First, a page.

Says the Library Hotel About the Poetry Garden Contest:
“Thank you all for the amazing poems you suggested for our new canvas scroll in the Poetry Garden! We’re so excited to announce that a poem has been selected: Notes on the Art of Poetry by Dylan Thomas, which was suggested by our Poet-in-Residence, Karen Clark.
It wasn’t easy to choose just one poem because we had a very close runner-up – Mr. Kevin Stotts. He nominated Emily Dickinson’s There is no frigate like a book, which also captured the spirit of the hotel and imagination of our guests. Kevin will receive Poetry at Work and an anthology of poems as a thank you and congratulations for being our first runner-up.”
Some Other Poems That Were Suggested
The Definitive Journey (recommended by Richard Maxon)
…and I will leave. But the birds will stay, singing:
and my garden will stay, with its green tree,
with its water well.
Many afternoons the skies will be blue and placid,
and the bells in the belfry will chime,
as they are chiming this very afternoon.
The people who have loved me will pass away,
and the town will burst anew every year.
But my spirit will always wander nostalgic
in the same recondite corner of my flowery garden.
—Juan Ramón Jiménez
The Guest House (recommended by Donna Falcone)
This being human is a guest house.
Every morning a new arrival.
A joy, a depression, a meanness,
some momentary awareness comes
as an unexpected visitor.
Welcome and entertain them all!
Even if they are a crowd of sorrows,
who violently sweep your house
empty of its furniture,
still, treat each guest honorably.
He may be clearing you out
for some new delight.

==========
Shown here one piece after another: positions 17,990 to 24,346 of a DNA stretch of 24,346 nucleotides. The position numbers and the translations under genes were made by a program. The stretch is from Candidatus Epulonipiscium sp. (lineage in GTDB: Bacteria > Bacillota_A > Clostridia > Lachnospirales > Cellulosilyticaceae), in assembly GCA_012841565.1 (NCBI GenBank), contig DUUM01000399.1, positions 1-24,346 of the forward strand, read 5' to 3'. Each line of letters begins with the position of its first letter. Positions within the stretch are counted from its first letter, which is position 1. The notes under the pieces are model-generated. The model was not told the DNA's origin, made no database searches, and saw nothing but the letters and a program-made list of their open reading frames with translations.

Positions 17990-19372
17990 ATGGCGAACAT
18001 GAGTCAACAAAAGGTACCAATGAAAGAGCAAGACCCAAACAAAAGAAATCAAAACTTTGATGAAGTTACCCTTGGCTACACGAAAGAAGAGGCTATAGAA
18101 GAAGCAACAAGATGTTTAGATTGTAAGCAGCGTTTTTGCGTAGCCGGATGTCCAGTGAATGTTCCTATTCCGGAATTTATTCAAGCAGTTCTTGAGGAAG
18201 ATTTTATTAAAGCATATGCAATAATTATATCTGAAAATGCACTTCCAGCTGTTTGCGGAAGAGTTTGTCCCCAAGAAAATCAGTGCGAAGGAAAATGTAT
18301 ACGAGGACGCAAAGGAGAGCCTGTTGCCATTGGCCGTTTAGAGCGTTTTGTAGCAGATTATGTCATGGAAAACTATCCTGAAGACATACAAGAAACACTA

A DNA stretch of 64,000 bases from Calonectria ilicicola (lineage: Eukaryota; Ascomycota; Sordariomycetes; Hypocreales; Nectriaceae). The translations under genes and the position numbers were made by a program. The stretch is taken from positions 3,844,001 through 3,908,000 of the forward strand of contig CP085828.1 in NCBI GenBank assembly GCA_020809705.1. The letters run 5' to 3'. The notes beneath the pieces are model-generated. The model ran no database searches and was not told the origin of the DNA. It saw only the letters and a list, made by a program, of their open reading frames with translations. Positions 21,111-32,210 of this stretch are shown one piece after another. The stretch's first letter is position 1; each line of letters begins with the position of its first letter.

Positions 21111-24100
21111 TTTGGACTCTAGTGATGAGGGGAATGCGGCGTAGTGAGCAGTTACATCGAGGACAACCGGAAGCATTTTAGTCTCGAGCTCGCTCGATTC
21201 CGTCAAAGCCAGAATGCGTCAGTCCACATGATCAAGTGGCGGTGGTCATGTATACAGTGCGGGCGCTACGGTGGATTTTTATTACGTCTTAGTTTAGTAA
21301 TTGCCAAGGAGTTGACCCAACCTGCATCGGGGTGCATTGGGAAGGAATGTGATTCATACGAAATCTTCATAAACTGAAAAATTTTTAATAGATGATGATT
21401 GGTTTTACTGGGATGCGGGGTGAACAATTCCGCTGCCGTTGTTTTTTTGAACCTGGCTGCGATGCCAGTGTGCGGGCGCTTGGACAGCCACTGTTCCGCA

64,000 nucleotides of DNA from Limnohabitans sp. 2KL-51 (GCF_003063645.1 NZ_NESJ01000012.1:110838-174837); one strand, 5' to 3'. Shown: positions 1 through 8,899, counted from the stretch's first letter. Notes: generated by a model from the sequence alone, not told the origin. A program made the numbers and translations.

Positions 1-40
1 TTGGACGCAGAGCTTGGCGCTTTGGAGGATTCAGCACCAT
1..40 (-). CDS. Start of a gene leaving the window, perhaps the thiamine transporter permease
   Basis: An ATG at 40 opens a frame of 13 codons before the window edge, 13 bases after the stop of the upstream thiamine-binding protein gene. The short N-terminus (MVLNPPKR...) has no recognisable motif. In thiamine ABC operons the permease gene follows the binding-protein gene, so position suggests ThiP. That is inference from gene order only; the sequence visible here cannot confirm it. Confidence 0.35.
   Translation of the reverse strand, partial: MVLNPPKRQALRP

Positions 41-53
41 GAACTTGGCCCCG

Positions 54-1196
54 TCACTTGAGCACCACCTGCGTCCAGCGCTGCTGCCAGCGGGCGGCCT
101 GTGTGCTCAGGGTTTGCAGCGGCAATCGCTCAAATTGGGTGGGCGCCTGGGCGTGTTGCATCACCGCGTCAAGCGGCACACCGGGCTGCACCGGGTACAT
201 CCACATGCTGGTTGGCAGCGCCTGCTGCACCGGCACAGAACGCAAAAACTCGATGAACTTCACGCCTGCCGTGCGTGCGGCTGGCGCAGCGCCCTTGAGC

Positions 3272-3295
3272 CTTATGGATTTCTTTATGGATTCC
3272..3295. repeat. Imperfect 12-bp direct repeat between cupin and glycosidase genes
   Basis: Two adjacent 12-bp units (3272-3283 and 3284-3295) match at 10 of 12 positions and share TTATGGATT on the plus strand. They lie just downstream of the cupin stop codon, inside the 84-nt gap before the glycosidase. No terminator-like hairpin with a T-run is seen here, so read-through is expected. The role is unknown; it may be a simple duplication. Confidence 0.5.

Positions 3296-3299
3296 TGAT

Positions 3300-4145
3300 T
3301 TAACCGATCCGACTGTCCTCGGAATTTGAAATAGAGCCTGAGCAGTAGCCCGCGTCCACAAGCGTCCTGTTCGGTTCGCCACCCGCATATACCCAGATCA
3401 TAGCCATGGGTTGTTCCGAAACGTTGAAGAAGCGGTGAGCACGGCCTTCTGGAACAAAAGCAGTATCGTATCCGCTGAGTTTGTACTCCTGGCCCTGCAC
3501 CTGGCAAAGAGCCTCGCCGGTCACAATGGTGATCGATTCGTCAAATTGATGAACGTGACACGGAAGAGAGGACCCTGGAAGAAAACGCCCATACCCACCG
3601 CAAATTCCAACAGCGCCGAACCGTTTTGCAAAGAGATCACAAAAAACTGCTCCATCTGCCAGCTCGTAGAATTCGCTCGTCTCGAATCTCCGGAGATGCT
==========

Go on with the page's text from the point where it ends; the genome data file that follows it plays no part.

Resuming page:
The dark thought, the shame, the malice.
meet them at the door laughing and invite them in.
Be grateful for whatever comes.
because each has been sent
as a guide from beyond.
—Jelaluddin Rumi, translation by Coleman Barks
The Round (recommended by Nessa)
Light splashed this morning
on the shell-pink anemones
swaying on their tall stems;
down blue-spiked veronica
light flowed in rivulets
over the humps of the honeybees;
this morning I saw light kiss
the silk of the roses
in their second flowering,
my late bloomers
flushed with their brandy.
A curious gladness shook me.
So I have shut the doors of my house,
so I have trudged downstairs to my cell,
so I am sitting in semi-dark
hunched over my desk
with nothing for a view
to tempt me
but a bloated compost heap,
steamy old stinkpile,
under my window;
and I pick my notebook up
and I start to read aloud
the still-wet words I scribbled
on the blotted page:
”Light splashed . . .”
I can scarcely wait till tomorrow
when a new life begins for me,
as it does each day,
as it does each day.
—Stanley Kunitz, from Passing Through
The Journey (recommended by Sandra Heska King)
One day you finally knew
what you had to do, and began,
though the voices around you
their bad advice—
though the whole house
began to tremble
and you felt the old tug
at your ankles.
“Mend my life!”
each voice cried.
But you didn’t stop.
You knew what you had to do,
though the wind pried
with its stiff fingers
at the very foundations,
though their melancholy
It was already late
enough, and a wild night,
and the road full of fallen
branches and stones.
But little by little,
as you left their voices behind,
the stars began to burn
through the sheets of clouds,
and there was a new voice
which you slowly
recognized as your own,
that kept you company
as you strode deeper and deeper
into the world
determined to do
the only thing you could do—
determined to save
the only life you could save.
—Mary Oliver, from Dream Work
Photo by Kiuko, Creative Commons, via Flickr.
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